Photograph of Agar wearing Ceremonial Hat for Eating Bouillabaisse, 1936. Private Collection © Estate of Eileen Agar/Bridgeman Images.
Whitechapel Gallery, London
19 May – 29 August 2021
by JOE LLOYD
One day in 1936, a troupe of curators paid a visit to the Kensington studio of Eileen Agar (1899- 1991). To the artist’s astonishment, they picked out three oil paintings and five sculptures to be exhibited at the International Surrealist Exhibition at the New Burlington Galleries in London. More than half a century later, in her 1988 autobiography, Agar would write: “The sudden attention took me by surprise. One day I was an artist exploring highly personal combinations of form and content, the next I was calmly informed I was a surrealist!”
Eileen Agar, Quadriga, 1935. Oil on canvas, 51 x 61 cm. Courtesy of The Penrose Collection. © Estate of Eileen Agar / Bridgeman Images.
Agar has gone down in art history as a British adjunct to that predominantly continental movement. But Angel of Anarchy, the Whitechapel Gallery’s teeming, compendious retrospective, presents a more ambivalent picture. Which is not to say that, on occasion, Agar didn’t fit the mould to a T. A 1948 British Pathé newsreel shows her promenading the streets of London wearing her Ceremonial Hat for Eating Bouillabaisse (1936): a basket painted to resemble the ocean surface and topped with pieces of a bone, coral, a lobster and a starfish.
Eileen Agar, Collective Unconscious, 1977. Acrylic on canvas, 105 x 102 cm. Courtesy of Royal Academy of Arts © Estate of Eileen Agar / Bridgeman Images.
Agar’s relationship to the movement itself was more equivocal. Although always excited by surrealism’s desire to activate the unconscious – one late canvas, Collective Unconscious (1977-78), folds many of her lifelong concerns into a densely layered, semi-abstract arrangement – she drew at least as much on the observable natural world. Stylistically, she often maintained the precepts of cubism, which many surrealists believed themselves to have moved beyond. And she was aghast at surrealism’s patriarchal hierarchy and patronising attitude to female artists. “The men”, she wrote, “are expected to be very free sexually, but when a woman adopted the same attitude the hypocritical upset was tremendous.” She was one of only a handful of women selected for the 1936 exhibition.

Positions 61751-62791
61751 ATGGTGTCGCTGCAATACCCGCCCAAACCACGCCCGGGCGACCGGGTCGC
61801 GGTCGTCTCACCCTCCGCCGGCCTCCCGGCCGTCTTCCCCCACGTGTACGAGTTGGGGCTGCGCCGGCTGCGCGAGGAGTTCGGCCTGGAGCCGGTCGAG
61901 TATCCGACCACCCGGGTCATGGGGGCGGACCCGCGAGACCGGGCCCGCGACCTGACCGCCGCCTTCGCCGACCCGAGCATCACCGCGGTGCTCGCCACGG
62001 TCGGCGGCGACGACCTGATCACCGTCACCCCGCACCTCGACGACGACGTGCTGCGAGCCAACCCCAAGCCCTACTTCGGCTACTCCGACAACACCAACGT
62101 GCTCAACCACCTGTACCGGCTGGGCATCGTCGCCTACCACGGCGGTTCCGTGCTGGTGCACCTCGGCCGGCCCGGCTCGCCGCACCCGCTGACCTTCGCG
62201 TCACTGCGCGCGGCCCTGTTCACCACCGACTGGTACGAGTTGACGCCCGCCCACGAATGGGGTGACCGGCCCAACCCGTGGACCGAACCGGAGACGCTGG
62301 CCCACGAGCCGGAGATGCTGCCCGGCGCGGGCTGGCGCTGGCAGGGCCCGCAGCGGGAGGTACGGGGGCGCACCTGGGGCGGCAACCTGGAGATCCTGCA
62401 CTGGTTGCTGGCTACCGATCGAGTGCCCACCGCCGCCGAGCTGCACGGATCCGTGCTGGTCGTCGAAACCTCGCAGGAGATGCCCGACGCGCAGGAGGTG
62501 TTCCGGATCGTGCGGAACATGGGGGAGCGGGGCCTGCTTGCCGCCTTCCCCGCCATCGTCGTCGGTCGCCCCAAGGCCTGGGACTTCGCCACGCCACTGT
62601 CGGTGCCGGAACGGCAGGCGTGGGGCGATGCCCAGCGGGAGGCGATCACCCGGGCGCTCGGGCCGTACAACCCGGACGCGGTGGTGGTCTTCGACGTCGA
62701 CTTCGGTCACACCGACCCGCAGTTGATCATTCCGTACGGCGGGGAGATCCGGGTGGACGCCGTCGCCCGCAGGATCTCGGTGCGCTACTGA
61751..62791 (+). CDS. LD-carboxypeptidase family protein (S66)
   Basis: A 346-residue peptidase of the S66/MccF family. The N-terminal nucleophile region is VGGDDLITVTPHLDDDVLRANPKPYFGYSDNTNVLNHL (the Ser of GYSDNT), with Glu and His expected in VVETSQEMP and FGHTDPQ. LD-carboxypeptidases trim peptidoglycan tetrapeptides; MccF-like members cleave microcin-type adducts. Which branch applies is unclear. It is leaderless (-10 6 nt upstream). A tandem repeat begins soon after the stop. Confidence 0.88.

Eileen Agar, Precious Stones, 1936. Collage on paper, 26 x 20.9 cm. Courtesy of Leeds Museums and Galleries. © Estate of Eileen Agar / Bridgeman Images.
The Whitechapel shows an artist who strove to set her own standards from the off. She was born in Buenos Aires, the child of wealthy industrialists who envisaged her as a society heiress. When she was six, they packed her off to England to attend a succession of boarding schools, accompanied by a cow for fresh milk. At one of these schools she was tutored by the respected horse painter Lucy Kemp-Welch, who implored her “to always have something to do with art”. Agar took this advice to heart. The road was bumpy. Her parents let her take a one-day-a-week course at the Byam Shaw School of Art in Kensington. After an argument about the course’s overly academic teaching, she quietly packed her things and fled to a friend’s house in Cornwall. She was eventually allowed to attend the Slade. Not long afterwards, she married a fellow student, burned all the traditionalist pieces she had been taught to paint, shaved her hair (“to celebrate my new freedom!”) and embarked on her voyage of artistic self-discovery.
Eileen Agar, Eileen Agar, 1927. Oil on canvas, 76.5 x 64.1 cm. NPG 5881. © Estate of Eileen Agar / Bridgeman Images
A superb 1927 self-portrait strikes an optimistic tone. Her shin is brushed by sunlight, awakened to a new dawn. Soon, though, she moved away from representations of reality. It might have been the sea that did it. A watercolour from the same year shows her second, long-term, husband, the novelist Joseph Bard, either sitting on or floating beside the waves, off the cost of Brittany. A 1930 mixed media picture has a sea serpent lurk in the waters of Sark. The ocean would retain its grip on Agar’s imagination.